Accept failure; remove the Spot

Monday, May 28, 2007 | 12:00 a.m. CDT; updated 11:44 a.m. CDT, Friday, July 18, 2008

In response to the May 11 article on the Tiger Spot: Those of us who walk past that sad eyesore on the way to work have a twice-daily opportunity to contemplate what it symbolizes, namely:

  • MU’s manifest failure to bring together art with science, or require its contractors to do so, when erecting outdoor art.
  • MU’s tendency to freeze instead of taking action when taking action requires unpleasant conversations with major donors and members of the MU and Columbia communities who donated in good faith to the Tiger Spot effort.

Regarding Mr. Edwards’ comments about the role of jackhammers, I will point out that while the jackhammers undoubtedly hastened the deterioration of the tiles, they are a distraction from the real issue. Consultant Stephen Miotto found significant problems with the Spot’s 2001 construction in January 2003, well before the jackhammering started. From last summer’s Tribune:

“Miotto said he found cracked and loosened tiles and empty joints between tiles. He concluded that the tiles were too thin to be used on exterior pavement and that there were no expansion joints around the exterior of the mosaic. In concluding his report, Miotto said he didn’t know if the mosaic could be saved and he predicted that it would require a ‘great deal’ of maintenance in the future.”

It’s time MU stepped up and swallowed the bitter pill of admitting failure. Jackson’s design is attractive, so work with the artist to keep it on MU’s mugs, coasters, T-shirts, stationery, you name it. Maybe after awhile, if it feels good, wise and brave to start over, commission a new attempt at a glass mosaic — indoors. Outdoors it did not work, for the reasons Miotto outlined, and we at MU need to learn from our mistakes and create new memories.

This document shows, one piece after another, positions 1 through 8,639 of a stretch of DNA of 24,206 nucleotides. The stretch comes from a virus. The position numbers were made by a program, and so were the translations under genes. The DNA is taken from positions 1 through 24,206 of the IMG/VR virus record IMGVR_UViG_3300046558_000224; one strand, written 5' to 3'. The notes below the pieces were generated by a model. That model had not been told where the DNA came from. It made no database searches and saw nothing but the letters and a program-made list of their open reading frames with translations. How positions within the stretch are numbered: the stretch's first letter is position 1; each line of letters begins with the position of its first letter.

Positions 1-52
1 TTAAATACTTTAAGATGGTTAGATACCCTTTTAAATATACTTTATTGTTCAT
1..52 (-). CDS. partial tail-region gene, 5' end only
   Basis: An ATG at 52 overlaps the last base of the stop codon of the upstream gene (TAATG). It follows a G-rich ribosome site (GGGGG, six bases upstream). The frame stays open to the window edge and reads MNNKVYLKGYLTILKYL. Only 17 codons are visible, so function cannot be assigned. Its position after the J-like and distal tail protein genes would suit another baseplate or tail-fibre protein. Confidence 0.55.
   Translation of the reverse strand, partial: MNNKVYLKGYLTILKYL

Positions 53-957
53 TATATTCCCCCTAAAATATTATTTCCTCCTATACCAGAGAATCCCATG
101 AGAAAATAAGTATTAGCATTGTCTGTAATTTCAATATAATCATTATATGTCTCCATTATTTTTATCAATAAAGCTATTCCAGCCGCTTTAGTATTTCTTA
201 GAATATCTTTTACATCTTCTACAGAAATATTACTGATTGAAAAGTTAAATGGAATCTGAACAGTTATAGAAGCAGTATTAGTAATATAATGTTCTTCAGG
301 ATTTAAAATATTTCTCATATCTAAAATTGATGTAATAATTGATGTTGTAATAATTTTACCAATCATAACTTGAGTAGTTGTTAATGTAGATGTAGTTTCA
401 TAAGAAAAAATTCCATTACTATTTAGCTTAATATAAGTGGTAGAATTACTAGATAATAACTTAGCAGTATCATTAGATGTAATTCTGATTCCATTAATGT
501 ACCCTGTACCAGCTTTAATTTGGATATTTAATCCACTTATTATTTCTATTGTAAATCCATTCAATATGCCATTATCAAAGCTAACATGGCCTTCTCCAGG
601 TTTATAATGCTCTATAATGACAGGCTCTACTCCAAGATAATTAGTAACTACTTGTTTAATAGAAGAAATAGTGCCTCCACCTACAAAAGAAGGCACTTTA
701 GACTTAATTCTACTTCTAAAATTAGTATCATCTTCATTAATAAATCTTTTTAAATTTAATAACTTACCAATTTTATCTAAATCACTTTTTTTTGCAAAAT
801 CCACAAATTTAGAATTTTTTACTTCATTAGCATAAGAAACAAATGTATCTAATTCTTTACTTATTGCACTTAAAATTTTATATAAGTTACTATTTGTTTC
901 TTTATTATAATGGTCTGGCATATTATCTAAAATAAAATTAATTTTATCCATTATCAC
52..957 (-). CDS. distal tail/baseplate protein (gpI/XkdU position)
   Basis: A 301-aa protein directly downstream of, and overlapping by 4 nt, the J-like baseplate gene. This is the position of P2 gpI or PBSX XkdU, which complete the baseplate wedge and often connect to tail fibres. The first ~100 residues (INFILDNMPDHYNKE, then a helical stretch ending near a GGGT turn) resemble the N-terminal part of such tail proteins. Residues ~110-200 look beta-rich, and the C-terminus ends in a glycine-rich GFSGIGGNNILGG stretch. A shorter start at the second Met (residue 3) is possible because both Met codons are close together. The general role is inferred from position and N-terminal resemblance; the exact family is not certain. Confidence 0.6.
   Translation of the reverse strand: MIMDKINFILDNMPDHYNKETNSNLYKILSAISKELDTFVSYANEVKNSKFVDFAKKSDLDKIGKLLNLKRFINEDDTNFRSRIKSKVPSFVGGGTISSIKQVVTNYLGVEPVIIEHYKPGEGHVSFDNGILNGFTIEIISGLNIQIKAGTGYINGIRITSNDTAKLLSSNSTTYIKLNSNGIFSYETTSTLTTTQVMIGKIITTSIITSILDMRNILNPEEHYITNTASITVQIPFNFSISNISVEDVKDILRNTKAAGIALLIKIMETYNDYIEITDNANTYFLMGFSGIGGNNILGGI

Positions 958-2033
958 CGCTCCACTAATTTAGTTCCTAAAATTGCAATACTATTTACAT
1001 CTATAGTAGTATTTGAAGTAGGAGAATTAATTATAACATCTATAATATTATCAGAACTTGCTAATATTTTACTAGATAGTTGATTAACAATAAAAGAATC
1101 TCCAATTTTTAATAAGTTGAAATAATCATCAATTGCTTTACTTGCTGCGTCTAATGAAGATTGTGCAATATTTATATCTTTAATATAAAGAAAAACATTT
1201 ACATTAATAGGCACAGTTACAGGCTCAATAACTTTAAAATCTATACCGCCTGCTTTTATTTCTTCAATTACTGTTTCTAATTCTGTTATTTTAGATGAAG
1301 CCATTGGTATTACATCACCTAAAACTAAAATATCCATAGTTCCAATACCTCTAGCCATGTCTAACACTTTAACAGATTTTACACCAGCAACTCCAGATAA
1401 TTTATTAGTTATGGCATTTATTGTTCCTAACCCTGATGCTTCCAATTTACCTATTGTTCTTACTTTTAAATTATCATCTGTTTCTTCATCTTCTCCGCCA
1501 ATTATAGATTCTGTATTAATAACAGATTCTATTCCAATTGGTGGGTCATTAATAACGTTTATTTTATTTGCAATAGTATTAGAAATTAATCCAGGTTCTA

In case anyone is looking for fundraising ideas: I bet if you put a sledgehammer out there during homecoming week, alongside a dunking booth for every MU official who was a part of the ill-considered decision to use a material-science experiment as a fundraising tool, you’d find an army of us who’d line up to pay $50 for a good whack with a sledgehammer and another $20 at least per dunked administrator. Recent alums from the classes of 2005-2007 who never knew Lowry Mall without the cloudy-whitish coated, chipping-off Spot should get a discount. Me, I’d pay full price.

Then, dig up the remains of the site, plant a tree, and put in some benches. Better yet, set up a suggestion box where ideas for creative ways to use the space may be submitted.

  • Down with ugliness!
  • Down with neglect of the physical properties of matter!
  • Down with MU taking itself so seriously it can’t admit its mistakes!
  • Up with institutional humility!
  • Up with accountability!
  • Up with scientific scrutiny!
  • Up with MU!


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